Methyl cinnamate

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Methyl cinnamate[1][2]
Skeletal formula of methyl cinnamate
Ball-and-stick model of the methyl cinnamate molecule
Preferred IUPAC name
Methyl (2E)-3-phenylprop-2-enoate
Other names
Methyl cinnamate
3D model (JSmol)
ECHA InfoCard 100.002.813
EC Number
  • 203-093-8
Molar mass 162.188 g·mol−1
Density 1.092 g/cm3
Melting point 34–38 °C (93–100 °F; 307–311 K)
Boiling point 261–262 °C (502–504 °F; 534–535 K)
S-phrases (outdated) S22 S24/25
Flash point > 110 °C (230 °F; 383 K)
Except where otherwise noted, data are given for materials in their standard state (at 25 °C [77 °F], 100 kPa).
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Infobox references

Methyl cinnamate is the methyl ester of cinnamic acid and is a white or transparent solid with a strong, aromatic odor. It is found naturally in a variety of plants, including in fruits, like strawberry, and some culinary spices, such as Sichuan pepper and some varieties of basil.[3] Eucalyptus olida has the highest known concentrations of methyl cinnamate (98%) with a 2–6% fresh weight yield in the leaf and twigs.[4]

Methyl cinnamate is used in the flavor and perfume industries. The flavor is fruity and strawberry-like; and the odor is sweet, balsamic with fruity odor, reminiscent of cinnamon and strawberry.[1]

It is known to attract males of various orchid bees, such as Aglae caerulea.[5]

Methyl cinnamate crystals extracted using steam distillation from Eucalyptus olida.

List of plants that contain the chemical[edit]

  • Eucalyptus olida 'Strawberry Gum'
  • Ocotea quixos South American (Ecuadorian) Cinnamon, Ishpingo[6]
  • Ocimum americanum cv.Purple Lovingly (Querendona Morada)
  • Ocimum americanum cv. Purple Castle (Castilla Morada)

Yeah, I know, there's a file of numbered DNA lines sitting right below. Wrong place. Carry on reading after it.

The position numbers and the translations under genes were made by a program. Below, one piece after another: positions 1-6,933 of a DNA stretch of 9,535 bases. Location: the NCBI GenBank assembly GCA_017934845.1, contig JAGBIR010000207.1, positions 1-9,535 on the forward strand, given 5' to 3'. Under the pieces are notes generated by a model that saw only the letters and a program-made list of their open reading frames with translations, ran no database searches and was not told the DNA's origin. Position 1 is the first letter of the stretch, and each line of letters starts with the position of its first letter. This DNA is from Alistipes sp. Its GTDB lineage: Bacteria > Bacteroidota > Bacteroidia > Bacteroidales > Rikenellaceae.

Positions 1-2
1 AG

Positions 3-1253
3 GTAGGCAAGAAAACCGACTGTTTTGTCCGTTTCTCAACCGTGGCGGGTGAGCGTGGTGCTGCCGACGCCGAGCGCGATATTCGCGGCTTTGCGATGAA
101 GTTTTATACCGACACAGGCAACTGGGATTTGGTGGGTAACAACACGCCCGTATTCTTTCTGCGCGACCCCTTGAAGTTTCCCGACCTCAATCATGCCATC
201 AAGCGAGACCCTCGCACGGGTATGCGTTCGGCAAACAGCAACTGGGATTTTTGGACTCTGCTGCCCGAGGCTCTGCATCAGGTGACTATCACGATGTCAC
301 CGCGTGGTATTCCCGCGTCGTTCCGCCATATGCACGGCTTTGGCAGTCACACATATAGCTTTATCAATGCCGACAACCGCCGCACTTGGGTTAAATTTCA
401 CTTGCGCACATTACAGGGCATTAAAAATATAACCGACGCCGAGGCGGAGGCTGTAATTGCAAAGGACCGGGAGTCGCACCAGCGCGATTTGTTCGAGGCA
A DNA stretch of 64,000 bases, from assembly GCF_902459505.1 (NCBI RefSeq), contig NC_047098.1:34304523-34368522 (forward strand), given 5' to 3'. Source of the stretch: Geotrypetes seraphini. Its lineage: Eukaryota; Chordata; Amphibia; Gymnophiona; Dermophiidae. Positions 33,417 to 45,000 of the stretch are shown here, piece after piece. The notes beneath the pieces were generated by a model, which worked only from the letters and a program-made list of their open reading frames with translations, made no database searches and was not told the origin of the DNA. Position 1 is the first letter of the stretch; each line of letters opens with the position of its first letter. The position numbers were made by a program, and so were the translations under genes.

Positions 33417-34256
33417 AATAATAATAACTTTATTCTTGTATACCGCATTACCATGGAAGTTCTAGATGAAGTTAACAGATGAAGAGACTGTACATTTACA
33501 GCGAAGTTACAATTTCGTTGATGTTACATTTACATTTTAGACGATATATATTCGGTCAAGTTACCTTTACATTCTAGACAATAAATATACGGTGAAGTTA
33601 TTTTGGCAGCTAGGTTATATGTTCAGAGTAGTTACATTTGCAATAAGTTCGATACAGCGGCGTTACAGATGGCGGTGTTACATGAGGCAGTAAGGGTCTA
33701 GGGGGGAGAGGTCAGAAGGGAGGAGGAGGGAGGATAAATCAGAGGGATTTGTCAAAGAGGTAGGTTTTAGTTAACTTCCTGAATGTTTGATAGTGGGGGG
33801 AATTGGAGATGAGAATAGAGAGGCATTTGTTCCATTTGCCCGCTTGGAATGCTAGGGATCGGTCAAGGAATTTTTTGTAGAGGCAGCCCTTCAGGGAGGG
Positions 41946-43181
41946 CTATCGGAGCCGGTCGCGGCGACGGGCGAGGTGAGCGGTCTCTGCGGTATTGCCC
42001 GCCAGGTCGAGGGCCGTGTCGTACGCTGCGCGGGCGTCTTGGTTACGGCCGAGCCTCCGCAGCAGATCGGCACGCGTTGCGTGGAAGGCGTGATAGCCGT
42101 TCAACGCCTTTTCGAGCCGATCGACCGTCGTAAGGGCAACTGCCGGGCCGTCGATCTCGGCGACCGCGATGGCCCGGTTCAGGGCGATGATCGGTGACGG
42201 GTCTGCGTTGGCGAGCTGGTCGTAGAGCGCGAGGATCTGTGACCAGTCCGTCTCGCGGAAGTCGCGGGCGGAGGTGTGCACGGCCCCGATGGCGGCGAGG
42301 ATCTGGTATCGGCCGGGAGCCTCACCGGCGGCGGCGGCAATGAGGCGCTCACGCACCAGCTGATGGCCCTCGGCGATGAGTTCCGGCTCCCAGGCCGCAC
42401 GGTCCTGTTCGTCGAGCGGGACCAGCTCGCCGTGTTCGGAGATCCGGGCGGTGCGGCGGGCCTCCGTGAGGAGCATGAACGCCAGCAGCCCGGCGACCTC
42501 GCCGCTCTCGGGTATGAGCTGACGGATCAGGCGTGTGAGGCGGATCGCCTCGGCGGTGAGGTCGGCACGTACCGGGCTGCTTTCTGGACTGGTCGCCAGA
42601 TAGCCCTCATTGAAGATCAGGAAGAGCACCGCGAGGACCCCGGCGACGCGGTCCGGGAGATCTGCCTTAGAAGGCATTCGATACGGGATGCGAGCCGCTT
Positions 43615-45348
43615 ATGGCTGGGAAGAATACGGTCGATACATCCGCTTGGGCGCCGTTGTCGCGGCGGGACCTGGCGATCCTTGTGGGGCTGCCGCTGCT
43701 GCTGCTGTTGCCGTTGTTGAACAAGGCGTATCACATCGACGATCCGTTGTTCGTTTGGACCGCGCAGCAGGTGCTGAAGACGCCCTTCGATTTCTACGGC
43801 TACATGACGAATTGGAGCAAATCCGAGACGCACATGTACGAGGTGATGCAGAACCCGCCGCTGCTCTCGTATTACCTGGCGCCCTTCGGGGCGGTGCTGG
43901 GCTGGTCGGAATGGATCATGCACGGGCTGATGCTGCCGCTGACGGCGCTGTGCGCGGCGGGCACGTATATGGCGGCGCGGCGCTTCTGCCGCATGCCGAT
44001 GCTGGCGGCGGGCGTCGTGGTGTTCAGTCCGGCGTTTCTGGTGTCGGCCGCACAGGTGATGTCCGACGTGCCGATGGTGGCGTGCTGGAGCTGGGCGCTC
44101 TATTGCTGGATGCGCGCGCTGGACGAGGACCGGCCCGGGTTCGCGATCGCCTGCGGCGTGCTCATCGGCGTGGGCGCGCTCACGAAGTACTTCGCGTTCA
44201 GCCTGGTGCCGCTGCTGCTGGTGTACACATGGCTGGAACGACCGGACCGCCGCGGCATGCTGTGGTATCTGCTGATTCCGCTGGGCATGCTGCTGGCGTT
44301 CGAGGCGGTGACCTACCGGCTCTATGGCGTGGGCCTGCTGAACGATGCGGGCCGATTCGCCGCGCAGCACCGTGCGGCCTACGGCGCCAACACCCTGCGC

• Ocimum americanum cv. Purple Long-legged (Zancona morada)
  • Ocimum americanum cv. Clove (Clavo)
  • Ocimum basilicum cv. Sweet Castle (Dulce de Castilla)
  • Ocimum basilicum cv. White Compact (Blanca compacta)
  • Ocimum basilicum cv. large green leaves (Verde des horjas grandes)
  • Ocimum micranthum cv. Cinnamon (Canela)
  • Ocimum minimum cv. Little Virgin (Virgen pequena)
  • Ocimum minimum cv. Purple Virgin (Virgen morada)
  • Ocimum sp. cv. Purple ruffle (Crespa morada)
  • Ocimum sp. cv. White Ruffle (Crespa blanca)
  • Stanhopea embreei, an orchid
  • Vanilla

Toxicology and safety[edit]

Moderately toxic by ingestion. The oral LD50 for rats is 2610 mg/kg.[7] It is combustible as a liquid, and when heated to decomposition it emits acrid smoke and irritating fumes.

Compendial status[edit]

See also[edit]


  1. ^ a b Methyl cinnamate, at
  2. ^ Methyl cinnamate, at Sigma-Aldrich
  3. ^ Viña, Amparo; Murillo, Elizabeth (2003). "Essential oil composition from twelve varieties of basil (Ocimum spp) grown in Colombia". Journal of the Brazilian Chemical Society. 14 (5): 744–9. doi:10.1590/S0103-50532003000500008.
  4. ^ Boland DJ, Brophy JJ, House APN (1991). Eucalyptus Leaf Oils. ISBN 978-0-909605-69-8.
  5. ^ Williams, N.H.; Whitten, W.M. (1983). "Orchid floral fragrances and male euglossine bees: methods and advances in the last sesquidecade". Biol. Bull. 164 (3): 355–395. doi:10.2307/1541248. JSTOR 1541248.
  6. ^ Bruni, Renato; Medici, Alessandro; Andreotti, Elisa; Fantin, Carlo; Muzzoli, Mariavittoria; Dehesa, Marco; Romagnoli, Carlo; Sacchetti, Gianni (2004). "Chemical composition and biological activities of Ishpingo essential oil, a traditional Ecuadorian spice from Ocotea quixos (Lam.) Kosterm. (Lauraceae) flower calices". Food Chemistry. 85 (3): 415–21. doi:10.1016/j.foodchem.2003.07.019.
  7. ^ Richard J. Lewis (1989). Food Additives Handbook. Springer Science & Business Media. pp. 304–. ISBN 978-0-442-20508-9.
  8. ^ Therapeutic Goods Administration (1999). "Approved Terminology for Medicines" (PDF). Retrieved 29 June 2009.